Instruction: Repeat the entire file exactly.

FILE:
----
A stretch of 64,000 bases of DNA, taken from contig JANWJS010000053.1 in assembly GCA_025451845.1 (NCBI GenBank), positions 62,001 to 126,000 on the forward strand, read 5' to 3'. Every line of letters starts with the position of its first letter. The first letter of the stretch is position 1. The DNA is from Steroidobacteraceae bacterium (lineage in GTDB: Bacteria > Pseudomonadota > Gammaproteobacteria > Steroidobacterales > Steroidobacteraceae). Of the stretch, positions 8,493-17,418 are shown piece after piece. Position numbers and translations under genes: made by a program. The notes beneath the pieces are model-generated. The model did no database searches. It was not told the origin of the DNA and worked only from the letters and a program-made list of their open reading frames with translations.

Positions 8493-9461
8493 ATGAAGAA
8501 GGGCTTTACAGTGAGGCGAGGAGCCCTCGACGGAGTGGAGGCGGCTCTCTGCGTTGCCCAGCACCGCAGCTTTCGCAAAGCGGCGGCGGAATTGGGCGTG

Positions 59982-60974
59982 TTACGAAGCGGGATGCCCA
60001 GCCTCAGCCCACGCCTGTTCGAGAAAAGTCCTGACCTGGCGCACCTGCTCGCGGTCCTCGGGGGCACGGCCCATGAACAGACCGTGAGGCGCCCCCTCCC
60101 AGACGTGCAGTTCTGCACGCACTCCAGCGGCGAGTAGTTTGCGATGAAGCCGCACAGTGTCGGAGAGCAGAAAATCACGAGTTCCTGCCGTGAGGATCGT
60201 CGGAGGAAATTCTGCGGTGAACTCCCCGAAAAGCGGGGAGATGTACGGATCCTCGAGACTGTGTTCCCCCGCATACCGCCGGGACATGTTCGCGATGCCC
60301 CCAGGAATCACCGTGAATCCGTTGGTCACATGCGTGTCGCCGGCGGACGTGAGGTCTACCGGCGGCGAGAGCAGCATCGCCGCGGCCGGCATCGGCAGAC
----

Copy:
A stretch of 64,000 bases of DNA, taken from contig JANWJS010000053.1 in assembly GCA_025451845.1 (NCBI GenBank), positions 62,001 to 126,000 on the forward strand, read 5' to 3'. Every line of letters starts with the position of its first letter. The first letter of the stretch is position 1. The DNA is from Steroidobacteraceae bacterium (lineage in GTDB: Bacteria > Pseudomonadota > Gammaproteobacteria > Steroidobacterales > Steroidobacteraceae). Of the stretch, positions 8,493-17,418 are shown piece after piece. Position numbers and translations under genes: made by a program. The notes beneath the pieces are model-generated. The model did no database searches. It was not told the origin of the DNA and worked only from the letters and a program-made list of their open reading frames with translations.

Positions 8493-9461
8493 ATGAAGAA
8501 GGGCTTTACAGTGAGGCGAGGAGCCCTCGACGGAGTGGAGGCGGCTCTCTGCGTTGCCCAGCACCGCAGCTTTCGCAAAGCGGCGGCGGAATTGGGCGTG

Positions 59982-60974
59982 TTACGAAGCGGGATGCCCA
60001 GCCTCAGCCCACGCCTGTTCGAGAAAAGTCCTGACCTGGCGCACCTGCTCGCGGTCCTCGGGGGCACGGCCCATGAACAGACCGTGAGGCGCCCCCTCCC
60101 AGACGTGCAGTTCTGCACGCACTCCAGCGGCGAGTAGTTTGCGATGAAGCCGCACAGTGTCGGAGAGCAGAAAATCACGAGTTCCTGCCGTGAGGATCGT
60201 CGGAGGAAATTCTGCGGTGAACTCCCCGAAAAGCGGGGAGATGTACGGATCCTCGAGACTGTGTTCCCCCGCATACCGCCGGGACATGTTCGCGATGCCC
60301 CCAGGAATCACCGTGAATCCGTTGGTCACATGCGTGTCGCCGGCGGACGTGAGGTCTACCGGCGGCGAGAGCAGCATCGCCGCGGCCGGCATCGGCAGAC